Many individuals do not understand the benefits, harms, and risks of treatment, even after signing a consent form. This raises patient safety and liability concerns, and runs counter to person-centered care. AHRQ (Agency for Healthcare Research and Quality) has developed two interactive training modules that teach clear, comprehensive, engaging communication strategies that hospitals and clinical teams can use to ensure that people understand the benefits, harms, and risks of their alternatives, including the option of not having any treatment. AHRQ has also developed an implementation guide to provide guidance for implementing the training modules using a quality improvement (QI) approach. To access more information and a link to the free training, please see: https://nnlm.gov/bhic/hhye.
A “Health Literacy Out Loud” podcast is available in which Janet Ohene-Frempong, MS, a plain language and cross-cultural communications consultant and Helen Osbourne discuss:
- Communicating about food in a multicultural world and why this matters today.
- Issues to consider such as whether foods are available, affordable, convenient, appropriate, and familiar.
- Examples of respectful and inclusive ways to communicate about food and why doing so is not only appropriate but also can be deeply satisfying and gratifying.
Additional resources are also provided. Please see: https://nnlm.gov/bhic/pxpe.
The National Institute on Aging has information on protecting yourself from health scams, particularly for older adults as they are often targeted. Today, there are more ways than ever to sell untested products—online, TV, radio, magazines, and newspapers are just a few examples. Actors portray doctors and patients on infomercials. You might even get an email urging you to try a product. It can be hard to tell what’s an ad. The problem is serious. Untested remedies may be harmful. They may get in the way of medicines prescribed by your doctor. They may be expensive and a waste of money. And, sometimes, using these products keeps people from getting the medical treatment they need. Learn more here: https://nnlm.gov/bhic/f1g6.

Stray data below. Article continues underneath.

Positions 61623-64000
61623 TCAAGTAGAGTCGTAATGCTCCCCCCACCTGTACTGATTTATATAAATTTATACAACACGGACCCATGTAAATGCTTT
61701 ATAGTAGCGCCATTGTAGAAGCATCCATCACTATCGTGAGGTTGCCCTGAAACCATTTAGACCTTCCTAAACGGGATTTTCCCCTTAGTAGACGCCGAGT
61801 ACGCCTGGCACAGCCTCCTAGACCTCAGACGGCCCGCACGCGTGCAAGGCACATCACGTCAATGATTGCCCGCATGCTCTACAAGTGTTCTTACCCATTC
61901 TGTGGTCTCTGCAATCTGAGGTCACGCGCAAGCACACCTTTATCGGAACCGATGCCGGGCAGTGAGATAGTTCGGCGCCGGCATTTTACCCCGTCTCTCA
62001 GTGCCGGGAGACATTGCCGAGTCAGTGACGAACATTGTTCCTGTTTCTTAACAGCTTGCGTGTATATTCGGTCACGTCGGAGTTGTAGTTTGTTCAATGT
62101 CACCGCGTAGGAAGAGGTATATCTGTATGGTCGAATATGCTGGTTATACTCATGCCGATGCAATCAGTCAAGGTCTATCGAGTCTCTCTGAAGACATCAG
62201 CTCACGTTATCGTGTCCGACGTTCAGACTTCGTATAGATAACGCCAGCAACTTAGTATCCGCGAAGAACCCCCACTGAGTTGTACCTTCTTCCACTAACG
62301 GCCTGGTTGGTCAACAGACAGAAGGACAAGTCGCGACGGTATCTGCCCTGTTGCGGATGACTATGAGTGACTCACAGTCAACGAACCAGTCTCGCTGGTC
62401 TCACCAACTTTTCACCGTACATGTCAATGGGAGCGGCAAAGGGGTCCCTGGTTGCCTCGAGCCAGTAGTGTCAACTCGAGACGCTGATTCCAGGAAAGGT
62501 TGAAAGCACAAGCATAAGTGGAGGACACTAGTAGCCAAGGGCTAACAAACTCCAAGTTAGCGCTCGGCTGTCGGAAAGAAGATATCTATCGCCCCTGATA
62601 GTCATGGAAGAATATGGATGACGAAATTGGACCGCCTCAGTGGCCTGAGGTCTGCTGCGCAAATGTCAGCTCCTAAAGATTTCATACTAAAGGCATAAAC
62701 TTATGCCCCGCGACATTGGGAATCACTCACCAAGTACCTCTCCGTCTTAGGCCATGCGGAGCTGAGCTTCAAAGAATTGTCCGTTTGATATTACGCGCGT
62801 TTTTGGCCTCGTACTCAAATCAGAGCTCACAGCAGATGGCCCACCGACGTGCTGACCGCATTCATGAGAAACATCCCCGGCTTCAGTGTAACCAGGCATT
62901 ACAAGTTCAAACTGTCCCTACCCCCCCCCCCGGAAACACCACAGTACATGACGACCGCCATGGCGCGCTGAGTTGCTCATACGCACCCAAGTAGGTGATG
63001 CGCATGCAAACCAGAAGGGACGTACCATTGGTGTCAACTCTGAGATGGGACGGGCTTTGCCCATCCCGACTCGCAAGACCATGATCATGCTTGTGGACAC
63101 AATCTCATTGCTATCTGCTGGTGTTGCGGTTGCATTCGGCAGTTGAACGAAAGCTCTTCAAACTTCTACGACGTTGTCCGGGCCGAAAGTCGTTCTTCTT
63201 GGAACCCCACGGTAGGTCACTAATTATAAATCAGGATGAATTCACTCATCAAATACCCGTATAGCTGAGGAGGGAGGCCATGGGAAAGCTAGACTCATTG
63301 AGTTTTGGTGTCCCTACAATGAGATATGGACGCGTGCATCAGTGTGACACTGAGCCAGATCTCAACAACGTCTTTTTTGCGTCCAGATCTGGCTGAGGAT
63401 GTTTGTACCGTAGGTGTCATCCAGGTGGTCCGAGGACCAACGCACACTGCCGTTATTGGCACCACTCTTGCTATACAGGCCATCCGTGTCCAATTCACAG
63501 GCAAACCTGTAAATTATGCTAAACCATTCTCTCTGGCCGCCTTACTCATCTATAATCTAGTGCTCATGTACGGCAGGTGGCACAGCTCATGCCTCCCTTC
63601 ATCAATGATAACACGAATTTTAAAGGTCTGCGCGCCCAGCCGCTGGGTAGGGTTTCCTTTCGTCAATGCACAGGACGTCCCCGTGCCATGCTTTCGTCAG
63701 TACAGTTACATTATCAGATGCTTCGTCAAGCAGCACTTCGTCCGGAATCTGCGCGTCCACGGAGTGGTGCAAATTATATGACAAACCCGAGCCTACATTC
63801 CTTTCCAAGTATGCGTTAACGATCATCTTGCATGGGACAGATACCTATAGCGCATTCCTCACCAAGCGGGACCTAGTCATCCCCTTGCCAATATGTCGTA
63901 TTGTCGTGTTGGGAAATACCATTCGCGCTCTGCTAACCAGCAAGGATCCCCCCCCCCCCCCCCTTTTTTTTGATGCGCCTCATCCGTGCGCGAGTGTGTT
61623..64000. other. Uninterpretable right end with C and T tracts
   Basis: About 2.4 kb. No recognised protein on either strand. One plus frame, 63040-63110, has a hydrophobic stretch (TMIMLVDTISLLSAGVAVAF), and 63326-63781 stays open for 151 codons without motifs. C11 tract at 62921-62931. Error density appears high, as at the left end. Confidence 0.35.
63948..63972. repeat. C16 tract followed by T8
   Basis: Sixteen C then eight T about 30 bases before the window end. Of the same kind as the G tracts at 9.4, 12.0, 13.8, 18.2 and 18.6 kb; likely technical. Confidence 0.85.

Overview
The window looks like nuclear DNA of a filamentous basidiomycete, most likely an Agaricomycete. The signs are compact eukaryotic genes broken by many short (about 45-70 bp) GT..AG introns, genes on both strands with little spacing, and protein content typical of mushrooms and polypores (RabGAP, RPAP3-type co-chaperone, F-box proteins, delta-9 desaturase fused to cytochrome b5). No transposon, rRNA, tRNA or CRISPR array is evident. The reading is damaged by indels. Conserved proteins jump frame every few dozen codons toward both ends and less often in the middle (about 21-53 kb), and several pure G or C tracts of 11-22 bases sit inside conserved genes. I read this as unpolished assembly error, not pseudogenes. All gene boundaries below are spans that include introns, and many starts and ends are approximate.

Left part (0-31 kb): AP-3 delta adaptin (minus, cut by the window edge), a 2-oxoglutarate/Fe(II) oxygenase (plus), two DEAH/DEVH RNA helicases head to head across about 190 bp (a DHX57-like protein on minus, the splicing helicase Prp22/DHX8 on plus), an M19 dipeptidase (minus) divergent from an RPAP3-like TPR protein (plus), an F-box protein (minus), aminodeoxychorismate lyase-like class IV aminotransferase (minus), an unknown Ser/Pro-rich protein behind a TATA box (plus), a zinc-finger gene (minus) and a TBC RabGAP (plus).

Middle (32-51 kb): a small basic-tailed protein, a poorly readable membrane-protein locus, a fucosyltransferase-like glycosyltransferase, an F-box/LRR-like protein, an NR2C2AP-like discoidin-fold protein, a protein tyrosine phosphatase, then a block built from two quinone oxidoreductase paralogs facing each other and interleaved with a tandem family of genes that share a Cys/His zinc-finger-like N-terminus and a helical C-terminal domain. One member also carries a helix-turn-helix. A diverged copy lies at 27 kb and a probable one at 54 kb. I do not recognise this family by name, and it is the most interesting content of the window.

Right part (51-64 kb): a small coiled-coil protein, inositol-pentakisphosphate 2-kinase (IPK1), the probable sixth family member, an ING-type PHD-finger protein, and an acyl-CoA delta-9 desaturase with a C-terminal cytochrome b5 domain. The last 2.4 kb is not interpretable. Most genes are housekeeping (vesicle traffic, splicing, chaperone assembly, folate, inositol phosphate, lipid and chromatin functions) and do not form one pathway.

The National Center for Health Statistics has created a new report and infographics to show the progress in meeting the objectives of Healthy People 2020 and an assessment of health disparities. Chapters are organized by topic and are individually downloadable: https://nnlm.gov/bhic/g1c9 Interactive infographics are also available to show progress and work needed: https://nnlm.gov/bhic/pdqx
The Substance Abuse and Mental Health Services Administration (SAMHSA) has translated their Opioid Overdose Prevention Toolkit into Spanish. The toolkit Equips health care providers, communities and local governments with material to develop practices and policies to help prevent opioid-related overdoses and deaths. Learn more and download the free toolkit here: https://nnlm.gov/bhic/gwnz
Throughout 2017, the Centers for Disease Control and Prevention (CDC) will highlight rural healthcare issues in a special series of the Morbidity and Mortality Weekly Report (MMWR). Covered so far are the leading causes of death in metropolitan and non-metropolitan areas, and health-related behaviors classified by county. Upcoming topics may include chronic diseases, healthy behaviors, reproductive health, injuries and exposures, and agriculture safety and health. See the MMWR Rural Health Series here: https://nnlm.gov/bhic/h2du
Endometriosis is a disease that can cause pain, infertility and heavy, painful periods among women. Although treatments such as surgery and medication can limit symptoms, there is no cure.
MedlinePlus has information on diagnosis, treatment, current research and other resources for teenagers and adults living with endometriosis.
Endometriosis (MedlinePlus): https://nnlm.gov/bhic/py73
Tox Town, an interactive environmental health website from the National Library of Medicine, has a plain language page on carbon monoxide: what it is, human health consequences, and how to prevent poisoning. Using the scenes in Tox Town, users can view locations and occupations where carbon monoxide can be found.
Tox Town is available in English and Spanish.
Carbin Monoxide (Tox Town): https://nnlm.gov/bhic/1qwq
The National Network of Libraries of Medicine offers webinars on health information resources for health professionals and the public. Online training is available for free and is open to anyone.
Upcoming topics include: nutrition information, genetics resources, health information for older adults, and National Library of Medicine toxicology resources. Whether you work in health care, a community based organization, public health or a library, you will find topics of interest.
Professional Development (NNLM): https://nnlm.gov/bhic/zp1y
This monthly e-newsletter will provide health information and insight from Johns Hopkins experts. Each issue features information on common health topics and interests, health tips, patient stories, updates in medical research and clinical trials, upcoming events, a healthy recipe, and more. Sign up at https://nnlm.gov/bhic/55gf